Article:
Ghost-lighting* Recent Rennerisms

March 6, 2017

The most recent podcast (#42 Wrangling Renner) largely speaks for itself in terms of demonstrating just how shaky the foundation undergirding James Renner’s theory is in this case. Just as a disclaimer, I want to reiterate that I have nothing against James personally. He’s a compelling writer and the information he's shared and the attention he's drawn to the case are positive things. Without him, the podcast might never have existed.

 

That said, one of my goals here is to clarify misinformation in as close to real time as possible.  The podcast addressed the larger points, so the list below includes some of the smaller details.  I realize that at times, it may seem like I’m nitpicking about semantics.  But given the degree to which gossip and innuendo have had such a propensity to snowball into full blown falsehoods in this case, I believe the standard for information that is put out there for public consumption should be that much higher. 

 

Rennerism #1: “There's plenty of evidence suggesting she had a drinking problem. She's drinking Bailey's in her morning coffee."

In my opinion, the perception that Maura was an alcoholic may be the single most damaging non-truth that continues to persist in this case. Renner’s source for the quote above is Sharon Rausch (Bill’s mother). Specifically, a 2007 Union Leader article quoting Sharon stated that:

 

"When visiting the Rausch family in Marengo, Ohio, Maura would add Bailey's to her coffee in the morning and drink Mike's Hard Lemonade with lunch, she said. Maura and Billy always had their stash of alcohol because Rausch doesn't drink, but she said Maura didn't drink excessively."

 

In other words, when Maura was on vacation and staying at her boyfriend’s parents’ house (i.e. over Christmas break 2003), she put Bailey’s in her coffee and drank a Mike’s Hard Lemonade at lunch. To me, this is evidence of normal behavior for a 21 year-old. To suggest it is proof of a drinking problem is at the very least far-fetched. To argue that it implies evidence of a drinking problem so severe that she would be willing to risk the health of an unborn child is nonsensical.  (Side note: I also wonder how many raging alcoholics pick Mike’s Hard Lemonade as their drink of choice..?)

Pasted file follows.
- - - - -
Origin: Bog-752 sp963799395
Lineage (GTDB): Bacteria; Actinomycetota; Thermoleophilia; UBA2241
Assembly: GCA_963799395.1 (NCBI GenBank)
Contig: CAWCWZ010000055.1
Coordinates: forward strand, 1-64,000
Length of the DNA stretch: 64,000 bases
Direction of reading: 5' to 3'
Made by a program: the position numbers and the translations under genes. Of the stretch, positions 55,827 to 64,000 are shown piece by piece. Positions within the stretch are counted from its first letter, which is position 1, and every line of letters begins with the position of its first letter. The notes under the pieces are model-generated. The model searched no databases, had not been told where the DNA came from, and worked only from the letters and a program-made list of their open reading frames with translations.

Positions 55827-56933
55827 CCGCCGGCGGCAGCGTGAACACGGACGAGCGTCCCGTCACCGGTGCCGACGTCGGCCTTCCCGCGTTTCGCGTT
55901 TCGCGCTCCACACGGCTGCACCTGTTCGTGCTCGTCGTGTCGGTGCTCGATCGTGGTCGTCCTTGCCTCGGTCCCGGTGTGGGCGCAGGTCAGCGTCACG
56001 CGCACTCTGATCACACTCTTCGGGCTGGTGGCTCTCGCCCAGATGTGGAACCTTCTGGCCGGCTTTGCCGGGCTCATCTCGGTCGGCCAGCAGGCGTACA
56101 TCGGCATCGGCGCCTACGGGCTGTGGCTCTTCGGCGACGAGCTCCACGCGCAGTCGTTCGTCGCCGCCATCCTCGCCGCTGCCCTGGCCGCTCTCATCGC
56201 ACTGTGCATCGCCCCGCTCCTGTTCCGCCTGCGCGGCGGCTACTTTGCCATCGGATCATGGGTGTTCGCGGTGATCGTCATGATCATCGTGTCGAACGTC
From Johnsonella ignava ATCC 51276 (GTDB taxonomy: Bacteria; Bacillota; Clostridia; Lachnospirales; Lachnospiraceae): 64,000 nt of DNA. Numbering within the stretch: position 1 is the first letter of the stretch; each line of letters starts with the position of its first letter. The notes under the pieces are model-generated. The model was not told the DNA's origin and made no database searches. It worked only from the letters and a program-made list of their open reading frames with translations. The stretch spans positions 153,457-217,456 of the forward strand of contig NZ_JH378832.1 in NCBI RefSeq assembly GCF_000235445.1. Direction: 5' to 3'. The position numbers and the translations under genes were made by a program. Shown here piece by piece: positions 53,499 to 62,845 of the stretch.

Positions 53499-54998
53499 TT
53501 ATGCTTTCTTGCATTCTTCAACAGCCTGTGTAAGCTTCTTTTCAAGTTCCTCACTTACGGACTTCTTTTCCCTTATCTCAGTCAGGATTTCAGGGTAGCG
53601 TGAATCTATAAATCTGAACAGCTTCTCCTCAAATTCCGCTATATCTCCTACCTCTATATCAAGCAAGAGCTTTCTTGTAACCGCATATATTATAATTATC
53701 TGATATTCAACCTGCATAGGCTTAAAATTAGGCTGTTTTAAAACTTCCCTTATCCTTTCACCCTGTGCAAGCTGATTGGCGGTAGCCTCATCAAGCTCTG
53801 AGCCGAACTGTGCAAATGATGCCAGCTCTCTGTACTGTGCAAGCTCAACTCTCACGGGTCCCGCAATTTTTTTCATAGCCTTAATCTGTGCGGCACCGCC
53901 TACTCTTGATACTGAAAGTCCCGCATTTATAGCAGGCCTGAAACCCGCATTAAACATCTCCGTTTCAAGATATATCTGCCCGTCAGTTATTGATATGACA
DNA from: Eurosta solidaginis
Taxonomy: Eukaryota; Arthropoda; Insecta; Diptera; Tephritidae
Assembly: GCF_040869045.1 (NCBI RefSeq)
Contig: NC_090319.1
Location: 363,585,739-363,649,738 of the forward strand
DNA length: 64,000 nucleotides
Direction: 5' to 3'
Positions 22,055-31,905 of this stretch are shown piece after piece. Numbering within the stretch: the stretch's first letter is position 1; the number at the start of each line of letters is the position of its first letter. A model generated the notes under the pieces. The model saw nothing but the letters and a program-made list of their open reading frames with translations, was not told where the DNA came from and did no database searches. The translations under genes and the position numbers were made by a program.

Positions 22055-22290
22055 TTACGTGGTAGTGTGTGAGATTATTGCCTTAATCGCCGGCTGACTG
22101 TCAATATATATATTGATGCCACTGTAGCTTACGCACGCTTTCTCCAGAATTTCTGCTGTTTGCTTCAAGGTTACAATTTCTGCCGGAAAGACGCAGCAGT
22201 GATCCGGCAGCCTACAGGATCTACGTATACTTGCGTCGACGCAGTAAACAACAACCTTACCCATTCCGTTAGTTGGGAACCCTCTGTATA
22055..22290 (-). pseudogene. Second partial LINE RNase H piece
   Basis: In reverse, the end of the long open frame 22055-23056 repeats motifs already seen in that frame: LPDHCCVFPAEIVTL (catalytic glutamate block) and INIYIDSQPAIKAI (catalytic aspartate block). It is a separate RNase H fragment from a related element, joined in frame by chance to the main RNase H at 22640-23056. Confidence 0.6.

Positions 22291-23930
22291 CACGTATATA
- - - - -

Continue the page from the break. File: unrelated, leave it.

Notably, Sharon also stated that “Maura didn’t drink excessively.”  It is clear Renner chose to completely ignore the very next sentence, which just so happens to entirely contradict the notion that Maura had a problem with alcohol. At best, this is a textbook example of cherry-picking information in order to manipulate and mislead the readers/listeners. At worst, he is inviting a libel and/or slander lawsuit.

 

Rennerism #2: “I’ve seen the credit card statements right. You would see those other charges. The only charges that Maura got busted for were the ones that she was signing for that were going to her room. There's no other charges on the card.”

False. Of the six alleged fraudulent charges on the bank statement, Maura only admitted to five of them. She disputed the Papa Gino’s charge (amounting to $5.50). In my opinion, there is no sensible reason to dispute this charge after admitting to the rest. So I believe she was telling the truth.  But the bottom line is, there were other charges on the card besides those she admitted fault for.  

(For the record, I do not, nor have ever claimed to have any privileged information about what may or may not have occurred involving students sharing stolen credit card numbers with other students; I was not the source of that information.)

 

Rennerism #3:  “Yet we have a woman who we know in November of that year stole somebody else's ID. Stole somebody else's credit card and didn't think twice.”

First, the claim that she “stole someone’s else’s ID,” is 100% false.  Stating so implies she was willing and capable of committing the crime of identity theft, which there is zero evidence for. Second, she never technically stole a credit card. This point has already been clarified on the podcast.  But just to reiterate – the credit card number was written on a notecard. She handed over that notecard to police after admitting she had used the number without authorization.   

 

Rennerism #4: She was about to be charged with reckless operation.

As far as I can tell, Renner never provides a source for this. The logical guess would be Hadley Police Officer Mark Ruddock. Except Renner himself has given us the impression that Officer Ruddock was not particularly fond of him (hanging up on him and all). So why would he provide such privileged information? Without a verifiable source, I have to call bananas on this claim altogether – not just because I find Renner’s credibility here questionable, but because the law and evidence from the police report do not seem to support it.